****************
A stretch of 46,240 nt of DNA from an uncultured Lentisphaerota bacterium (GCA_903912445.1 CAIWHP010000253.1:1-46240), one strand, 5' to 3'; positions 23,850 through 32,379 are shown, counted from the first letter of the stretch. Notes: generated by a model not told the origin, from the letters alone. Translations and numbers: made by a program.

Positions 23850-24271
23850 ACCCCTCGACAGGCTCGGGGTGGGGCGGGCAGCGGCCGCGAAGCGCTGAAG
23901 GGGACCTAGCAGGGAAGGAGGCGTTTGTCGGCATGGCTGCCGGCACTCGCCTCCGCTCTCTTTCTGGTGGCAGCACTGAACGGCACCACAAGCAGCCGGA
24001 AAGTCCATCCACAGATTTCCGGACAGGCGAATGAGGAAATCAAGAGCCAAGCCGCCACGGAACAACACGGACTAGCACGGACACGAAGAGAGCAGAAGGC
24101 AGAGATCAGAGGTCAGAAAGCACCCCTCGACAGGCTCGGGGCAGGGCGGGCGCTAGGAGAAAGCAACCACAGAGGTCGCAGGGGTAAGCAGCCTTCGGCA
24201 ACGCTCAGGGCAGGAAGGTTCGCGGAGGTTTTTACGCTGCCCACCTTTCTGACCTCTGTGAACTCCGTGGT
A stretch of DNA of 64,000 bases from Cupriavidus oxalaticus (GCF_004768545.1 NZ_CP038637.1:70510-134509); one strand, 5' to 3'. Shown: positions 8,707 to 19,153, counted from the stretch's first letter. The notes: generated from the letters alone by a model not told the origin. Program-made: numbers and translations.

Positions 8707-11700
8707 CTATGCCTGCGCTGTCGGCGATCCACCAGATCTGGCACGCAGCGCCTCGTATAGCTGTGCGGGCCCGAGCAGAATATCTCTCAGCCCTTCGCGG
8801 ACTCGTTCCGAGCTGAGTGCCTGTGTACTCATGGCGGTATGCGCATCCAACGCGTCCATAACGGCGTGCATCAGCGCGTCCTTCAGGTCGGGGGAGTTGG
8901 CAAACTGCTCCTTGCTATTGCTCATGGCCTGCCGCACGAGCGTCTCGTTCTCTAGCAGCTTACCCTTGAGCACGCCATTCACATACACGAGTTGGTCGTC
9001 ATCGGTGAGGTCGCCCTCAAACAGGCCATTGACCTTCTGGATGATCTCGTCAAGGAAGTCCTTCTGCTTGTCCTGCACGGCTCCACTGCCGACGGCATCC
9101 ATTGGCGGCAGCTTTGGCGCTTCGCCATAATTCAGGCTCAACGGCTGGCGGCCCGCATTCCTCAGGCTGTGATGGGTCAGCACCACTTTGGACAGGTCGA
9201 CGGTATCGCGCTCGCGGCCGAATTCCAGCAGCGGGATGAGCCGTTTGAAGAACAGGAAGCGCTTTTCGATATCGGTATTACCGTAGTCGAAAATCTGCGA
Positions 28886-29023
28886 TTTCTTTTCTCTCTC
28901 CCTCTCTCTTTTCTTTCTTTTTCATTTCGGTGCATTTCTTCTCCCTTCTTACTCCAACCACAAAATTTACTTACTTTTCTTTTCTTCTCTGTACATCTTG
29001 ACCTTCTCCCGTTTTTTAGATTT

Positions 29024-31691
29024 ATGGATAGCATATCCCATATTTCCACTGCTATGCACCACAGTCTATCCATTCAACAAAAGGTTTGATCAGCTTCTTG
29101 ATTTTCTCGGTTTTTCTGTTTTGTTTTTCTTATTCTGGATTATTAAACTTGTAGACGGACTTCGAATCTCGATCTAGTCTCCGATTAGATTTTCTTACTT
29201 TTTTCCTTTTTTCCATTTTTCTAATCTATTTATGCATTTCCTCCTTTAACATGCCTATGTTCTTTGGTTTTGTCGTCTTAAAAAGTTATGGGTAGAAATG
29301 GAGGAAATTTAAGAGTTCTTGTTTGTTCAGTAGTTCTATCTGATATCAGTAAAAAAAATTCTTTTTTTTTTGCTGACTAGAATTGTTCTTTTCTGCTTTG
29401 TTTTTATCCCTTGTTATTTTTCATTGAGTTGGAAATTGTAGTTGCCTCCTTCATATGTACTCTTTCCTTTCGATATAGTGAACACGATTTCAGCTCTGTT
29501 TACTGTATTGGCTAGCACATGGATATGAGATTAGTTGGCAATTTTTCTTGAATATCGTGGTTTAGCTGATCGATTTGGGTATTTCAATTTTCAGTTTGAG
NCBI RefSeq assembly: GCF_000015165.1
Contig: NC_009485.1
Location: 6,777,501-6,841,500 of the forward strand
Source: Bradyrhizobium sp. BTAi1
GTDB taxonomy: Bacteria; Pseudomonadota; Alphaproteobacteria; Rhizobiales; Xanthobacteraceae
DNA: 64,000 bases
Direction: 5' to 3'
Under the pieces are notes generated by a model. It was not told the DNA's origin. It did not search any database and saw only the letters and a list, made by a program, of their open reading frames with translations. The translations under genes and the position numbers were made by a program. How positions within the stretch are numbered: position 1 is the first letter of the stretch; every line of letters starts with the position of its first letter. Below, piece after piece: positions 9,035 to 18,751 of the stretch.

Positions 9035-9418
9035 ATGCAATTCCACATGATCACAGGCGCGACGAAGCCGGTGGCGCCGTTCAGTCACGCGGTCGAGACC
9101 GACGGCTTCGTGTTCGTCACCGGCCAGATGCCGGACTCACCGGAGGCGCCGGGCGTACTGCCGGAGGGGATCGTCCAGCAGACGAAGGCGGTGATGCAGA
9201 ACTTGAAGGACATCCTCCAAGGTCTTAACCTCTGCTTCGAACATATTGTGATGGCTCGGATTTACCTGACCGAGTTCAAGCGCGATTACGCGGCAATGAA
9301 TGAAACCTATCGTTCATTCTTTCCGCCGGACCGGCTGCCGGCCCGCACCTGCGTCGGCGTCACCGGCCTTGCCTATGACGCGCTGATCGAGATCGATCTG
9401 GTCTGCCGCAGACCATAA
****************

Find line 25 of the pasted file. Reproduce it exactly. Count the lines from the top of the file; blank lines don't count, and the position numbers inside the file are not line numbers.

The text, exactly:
29401 TTTTTATCCCTTGTTATTTTTCATTGAGTTGGAAATTGTAGTTGCCTCCTTCATATGTACTCTTTCCTTTCGATATAGTGAACACGATTTCAGCTCTGTT